Sunday, 23 October 2016

Week 7- Art Hackathon

A group of creative programmers gathered for a 48 hour hackathon. The idea was to take data and turn into something "magical". The event’s organisers are called 3 Beards, though it turns out there are four of them and only three have significant bristles. 

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Hacking comes in three varieties. One is an invasion of privacy practised mainly by middle-aged men on celebrities and the vulnerable; the other is carried out mainly by teenage boys on the military-industrial complex. Both are well-documented and often result in a court appearance. But there’s a third kind, a good kind, so far unfeatured on Newsnight and mainly practised mainly by young men with enthusiastic smiles and creative facial hair who know their Python from their Ruby on Rails (they’re programming languages, dummy). The good kind is about taking something apart – a computer, a line of code, a set of data – and rebuilding it, hopefully making it better, giving it a new function, or just doing something surprising and disruptive. A hackathon is about much more than that. As Michael Hobson explains: “The participants get an experience which is hard to find elsewhere. It’s only in this high-pressure, time-sensitive environment that you can really come face-to-face with yourself, and see what you’re capable of. 

The 3 Beards thought London hackathons concentrate on creating startups. “They are mainly focused on creating a business idea, then pitching it on the final evening, along with all the relevant trimmings – revenue plan, target market, etc,” says 3 Beards’s Michael Hobson. “We thought that by making the output purely artistic, it would foster more creativity and allow people to really run wild with their ideas.”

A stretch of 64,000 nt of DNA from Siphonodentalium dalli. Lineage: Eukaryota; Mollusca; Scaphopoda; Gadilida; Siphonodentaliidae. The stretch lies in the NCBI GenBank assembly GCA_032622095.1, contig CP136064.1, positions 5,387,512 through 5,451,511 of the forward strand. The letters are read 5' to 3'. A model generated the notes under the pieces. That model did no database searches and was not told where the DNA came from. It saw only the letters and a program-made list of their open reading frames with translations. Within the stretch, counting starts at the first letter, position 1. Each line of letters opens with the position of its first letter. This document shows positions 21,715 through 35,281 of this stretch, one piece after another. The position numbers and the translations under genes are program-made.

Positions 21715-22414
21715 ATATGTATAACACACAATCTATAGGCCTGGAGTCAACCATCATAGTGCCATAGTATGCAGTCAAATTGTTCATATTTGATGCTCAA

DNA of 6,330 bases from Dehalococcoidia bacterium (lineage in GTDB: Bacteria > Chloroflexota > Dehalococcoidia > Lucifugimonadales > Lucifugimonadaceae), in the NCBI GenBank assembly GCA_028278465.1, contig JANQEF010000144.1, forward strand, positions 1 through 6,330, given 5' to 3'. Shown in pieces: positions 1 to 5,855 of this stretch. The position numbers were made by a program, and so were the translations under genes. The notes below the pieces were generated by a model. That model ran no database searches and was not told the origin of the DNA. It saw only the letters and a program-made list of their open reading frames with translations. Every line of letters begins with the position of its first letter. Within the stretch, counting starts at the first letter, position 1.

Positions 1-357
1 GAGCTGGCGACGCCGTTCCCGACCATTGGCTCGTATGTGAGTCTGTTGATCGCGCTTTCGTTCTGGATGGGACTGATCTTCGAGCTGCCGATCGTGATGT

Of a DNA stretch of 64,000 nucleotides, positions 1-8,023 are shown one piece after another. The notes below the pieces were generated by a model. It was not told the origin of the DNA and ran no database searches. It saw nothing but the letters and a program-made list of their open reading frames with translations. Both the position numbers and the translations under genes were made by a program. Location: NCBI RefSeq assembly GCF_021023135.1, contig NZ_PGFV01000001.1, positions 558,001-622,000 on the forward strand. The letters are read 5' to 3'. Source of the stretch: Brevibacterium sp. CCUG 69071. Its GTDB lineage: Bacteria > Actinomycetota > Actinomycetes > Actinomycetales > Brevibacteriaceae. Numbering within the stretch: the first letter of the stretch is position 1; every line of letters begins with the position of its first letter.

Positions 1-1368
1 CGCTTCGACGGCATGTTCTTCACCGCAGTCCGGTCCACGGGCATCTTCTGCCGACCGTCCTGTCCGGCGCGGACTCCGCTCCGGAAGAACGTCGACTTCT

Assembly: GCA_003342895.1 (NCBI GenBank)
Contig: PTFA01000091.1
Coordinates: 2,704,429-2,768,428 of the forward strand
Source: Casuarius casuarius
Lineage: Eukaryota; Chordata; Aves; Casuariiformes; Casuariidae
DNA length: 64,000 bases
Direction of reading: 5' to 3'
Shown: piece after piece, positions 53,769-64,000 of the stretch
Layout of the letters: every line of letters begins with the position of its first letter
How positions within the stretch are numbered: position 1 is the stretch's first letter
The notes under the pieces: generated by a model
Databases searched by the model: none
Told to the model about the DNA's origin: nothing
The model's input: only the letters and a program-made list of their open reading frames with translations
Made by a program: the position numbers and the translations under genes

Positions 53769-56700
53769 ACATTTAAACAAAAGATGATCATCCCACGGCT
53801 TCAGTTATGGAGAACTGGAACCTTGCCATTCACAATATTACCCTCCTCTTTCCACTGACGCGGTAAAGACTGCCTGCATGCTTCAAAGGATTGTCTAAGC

Hence, this hack has a theme: art meets tech. The aim of the weekend is to encourage the hackers to take some of the masses of data living on the internet, or even create some of their own, and present it in new, unusual ways, to make something from it – a piece of music, an artwork, a machine, a game – something that brings the data to life. Not everyone here has a computing background: a smattering of artists, designers, musicians have signed up to collaborate.

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People at the front pitching ideas

Fifty artists-hackers and hacker-artists got together over a weekend in a big space to create an art exhibition from scratch and demonstrate the expressive potential of new technology and the power of radical collaboration in art. The digital works of art created include, but are not limited to interactive installations, visualizations, web services, small physical objects and more. 

Art Hackathon

Art Hackathons, or Art Hacks, are where teams take data and turn it into something creative or artistic, often over an intense 48 hour period. Samuel Fry lists some examples of great art hackathons that have taken place over the last couple of years. Art Hackathons are now popular throughout the world: from New York to San Francisco (SF) and from London to Berlin.

Examples of Previous Art Hackathons:
There are a number of organisations that have run Art Hackathons of different kinds. Here are a few that have been run in the past as examples:

Hack the Barbican:
Throughout August 2013 Hack the Barbican took over the Barbican’s cavernous foyer spaces and filled them with 100 discipline-bending installations, performances, workshops and discussions.

Art Hack Day: